Gear for Adventurous Families

These items will make the great outdoors feel as comfortable as home

By Leslie Hsu Oh

May 14, 2017


Photo by cookelma/iStock

If you’re like me, you’d rather spend Mother’s Day on the trail than in a stuffy restaurant having brunch. I make my home in the outdoors as much as I do anywhere else, and my family is typically right there with me. The man who bought me the lightest sleeping bag on the market ultimately won my heart. Today, he’s my husband, and we have four kids, all of whom are gear freaks. That’s why we have so many outdoor gear items around the house, where you’re likely to find us all rolled up in our Rumpl puffy blankets.

Those blankets, in addition to a lot of other gear intended for the great outdoors, often vastly outperform our regular housewares and clothing items. From my jacket down to my underwear, and my accessories to my shoes, most of what I own is arguably over-engineered thanks to brands that prioritize wicking moisture away from my skin, resisting odors, and protecting me from insects that carry debilitating viruses. When it comes to utilizing performance materials, the home industry is way behind the outdoor industry.

But some companies are tuning in, producing innovative, sustainable solutions for everything from car seats to footwear that utilize advances from the outdoor gear world. Here are just a few that may come in handy for hitting the trail on Mother’s Day and beyond.

Courtesy of Rumpl


Helinox’s alloy tubing makes for the strongest, lightest, and most compact poles. What’s more, they’re anodized in a uniquely green fashion. Aluminum alloy needs to be anodized, or treated with acids, so it won’t corrode; however, that process typically releases nitric and phosphoric acids into the environment. Helinox tents’ tubing is treated without acids or other industrial pollutants, and it snaps into place so easily that my eight-month-old can do it. Plus, the company’s chair, table, and cot are all strong enough to support her weight as she learns how to walk. My 11-year-old spotted the Chair Two Rocker ($179.95) at an outdoor recreation store and, thanks to its packed size of two feet in length, both of us had to have one. When I’m not enjoying this rocker before campfires, I’m using it to rock our kids to sleep at home. (Meanwhile, my husband is likely trying to steal it for some NBA Xbox One playtime.)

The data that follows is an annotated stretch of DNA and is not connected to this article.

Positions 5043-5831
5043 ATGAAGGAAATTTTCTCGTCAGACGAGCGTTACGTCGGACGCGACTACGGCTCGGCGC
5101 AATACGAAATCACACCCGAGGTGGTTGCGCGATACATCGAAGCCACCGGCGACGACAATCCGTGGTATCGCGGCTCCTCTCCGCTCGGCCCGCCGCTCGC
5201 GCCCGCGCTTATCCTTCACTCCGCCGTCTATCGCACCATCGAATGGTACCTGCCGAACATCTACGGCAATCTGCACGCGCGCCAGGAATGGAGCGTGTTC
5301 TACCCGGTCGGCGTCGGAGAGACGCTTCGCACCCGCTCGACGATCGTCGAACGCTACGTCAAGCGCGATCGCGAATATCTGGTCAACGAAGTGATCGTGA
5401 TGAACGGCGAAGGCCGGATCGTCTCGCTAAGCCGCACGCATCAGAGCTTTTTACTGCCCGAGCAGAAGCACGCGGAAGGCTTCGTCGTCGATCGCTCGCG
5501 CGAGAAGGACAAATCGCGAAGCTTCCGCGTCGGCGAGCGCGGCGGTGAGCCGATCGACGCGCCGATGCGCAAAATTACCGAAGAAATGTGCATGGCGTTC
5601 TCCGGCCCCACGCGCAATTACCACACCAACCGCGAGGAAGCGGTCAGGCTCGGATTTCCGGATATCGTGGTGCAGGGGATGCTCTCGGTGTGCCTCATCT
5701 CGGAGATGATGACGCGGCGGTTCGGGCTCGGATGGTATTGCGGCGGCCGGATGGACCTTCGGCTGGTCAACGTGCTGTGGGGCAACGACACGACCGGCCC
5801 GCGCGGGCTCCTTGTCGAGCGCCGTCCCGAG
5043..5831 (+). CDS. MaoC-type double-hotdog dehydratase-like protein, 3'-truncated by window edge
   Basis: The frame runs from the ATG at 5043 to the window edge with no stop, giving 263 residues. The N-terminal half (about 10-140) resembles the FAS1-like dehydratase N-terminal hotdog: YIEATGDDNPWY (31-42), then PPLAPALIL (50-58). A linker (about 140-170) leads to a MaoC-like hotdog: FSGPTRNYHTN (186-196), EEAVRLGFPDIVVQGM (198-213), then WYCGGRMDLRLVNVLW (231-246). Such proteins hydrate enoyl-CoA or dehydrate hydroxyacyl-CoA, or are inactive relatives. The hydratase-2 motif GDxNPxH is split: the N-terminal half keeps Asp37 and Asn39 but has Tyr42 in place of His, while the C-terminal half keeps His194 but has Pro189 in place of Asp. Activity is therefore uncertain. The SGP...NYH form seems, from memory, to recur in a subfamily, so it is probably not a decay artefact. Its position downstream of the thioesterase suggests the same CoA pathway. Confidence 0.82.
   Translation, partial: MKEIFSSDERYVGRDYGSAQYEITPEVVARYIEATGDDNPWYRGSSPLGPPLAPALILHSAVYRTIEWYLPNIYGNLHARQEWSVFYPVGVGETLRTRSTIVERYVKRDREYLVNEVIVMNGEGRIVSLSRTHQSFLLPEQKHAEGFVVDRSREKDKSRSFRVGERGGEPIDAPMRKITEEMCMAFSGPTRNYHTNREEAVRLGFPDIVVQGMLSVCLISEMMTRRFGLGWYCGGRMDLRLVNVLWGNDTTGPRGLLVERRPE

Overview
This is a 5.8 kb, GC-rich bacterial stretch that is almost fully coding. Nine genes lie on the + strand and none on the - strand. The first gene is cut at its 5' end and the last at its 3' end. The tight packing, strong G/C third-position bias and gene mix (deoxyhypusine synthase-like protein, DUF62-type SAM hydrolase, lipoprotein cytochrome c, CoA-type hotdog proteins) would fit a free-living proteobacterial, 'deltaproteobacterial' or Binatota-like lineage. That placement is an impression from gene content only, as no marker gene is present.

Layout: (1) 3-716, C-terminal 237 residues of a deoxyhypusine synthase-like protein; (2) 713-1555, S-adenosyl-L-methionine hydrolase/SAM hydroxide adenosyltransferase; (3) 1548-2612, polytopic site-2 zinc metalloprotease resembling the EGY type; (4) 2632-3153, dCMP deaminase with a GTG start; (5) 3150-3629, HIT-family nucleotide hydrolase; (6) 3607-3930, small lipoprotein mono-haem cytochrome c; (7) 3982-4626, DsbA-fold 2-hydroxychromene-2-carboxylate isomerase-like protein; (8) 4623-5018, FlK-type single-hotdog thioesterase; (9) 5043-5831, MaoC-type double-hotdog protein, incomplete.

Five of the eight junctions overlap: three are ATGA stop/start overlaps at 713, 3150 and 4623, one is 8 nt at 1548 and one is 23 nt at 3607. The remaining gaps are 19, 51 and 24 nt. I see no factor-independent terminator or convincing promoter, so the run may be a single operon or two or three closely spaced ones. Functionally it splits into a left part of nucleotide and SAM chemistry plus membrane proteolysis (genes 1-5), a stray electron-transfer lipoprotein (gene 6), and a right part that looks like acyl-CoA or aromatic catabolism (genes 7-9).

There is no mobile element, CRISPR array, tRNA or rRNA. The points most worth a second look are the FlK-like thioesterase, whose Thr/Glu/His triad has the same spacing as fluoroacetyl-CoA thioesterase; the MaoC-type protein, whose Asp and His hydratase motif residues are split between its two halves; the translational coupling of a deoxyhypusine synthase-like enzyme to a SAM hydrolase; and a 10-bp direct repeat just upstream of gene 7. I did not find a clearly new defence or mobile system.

Courtesy of Helinox


The North Face partnered with Gore-Tex for years to research, design, and test a versatile jacket that a busy mom or dad could wear any day. The Apex Flex GTX ($199) is incredibly soft. It’s why I often wrap my young ones in it—they love to snuggle inside the woven stretch face fabric. At the same time, it’s waterproof, breathable, windproof, and warm—ideal for split-ups or for unpredictable weather. Case in point: I took it out for a test during a rain so heavy that trails had turned into rivers. This jacket’s fully seam-taped seals kept me perfectly dry, so I could simply savor what it might feel like to stand beneath a waterfall.

Courtesy of The North Face


The innovators behind Safe Traffic System, Inc. were frustrated with the statistic that seven out of every 10 children travel via an incorrectly installed car seat. So, it became the first company to develop a wearable child restraint system. Their latest version is the RideSafer®3 Delight ($145), which comes in two sizes. The small is for children three to six years old, weighing between 30 and 60 pounds; the large is for children ages five to eight, who weigh between 50 and 80 pounds. These travel vests pack small and light, and my kids tell me they’re comfy, which is why we love using them for both car trips and flights.

Courtesy of Safe Traffic Systems, Inc.


Hate the smell and feel of insect repellent on your skin? Did you know the scientists behind the outdoor outfitters Toad&Co have developed insect shield technology, which binds fabric fibers with a proprietary permethrin formula? EPA-approved since 1977, this odorless, invisible treatment effectively repels ants, chiggers, fleas, flies, midges, mosquitoes, and ticks for up to 70 launderings. Having witnessed friends suffer from Lyme disease, West Nile virus, Zika, and malaria, I also keep Toad&Co’s Debug Ground Cover ($55) handy in the car and in my hiking pack. The material is lightweight and moisture-wicking, and also boasts innovative heat- and light-reflecting polyester yarn, proven to block up to 98 percent of UV rays. It comes in handy whether camping in the backcountry or grilling in a buggy backyard.

Courtesy of Toad&Co.


During camping and backpacking trips, my husband and I keep a Yeti Rambler ($20-$50) nearby at all times. It keeps our coffee hot and our water cold. Thanks to its double-wall vacuum insulation and 18/8 kitchen-grade stainless steel, ice cubes have stayed intact overnight. You can easily take it to work or just use it around the house.

Courtesy of Yeti


Studies prove that Superfeet Footwear insoles reduce neck strain, back pain, lower back strain, hip joint stress, knee stress, and foot and ankle pain. Now, the company has taken all those lessons learned from podiatric medicine and constructed shoes built from the inside out. For quick runs to the bus stop to pick up the kids, or for relaxing at camp, I slip on the Superfeet Fir Bungee Cord ($120). The cork, slip-resistant synthetic rubber keeps these shoes looking new. They keep me plenty supported on flat surfaces such as sidewalks, and after long travel days I can see exactly how these insoles have interacted with the contours of my feet.

Courtesy of Superfeet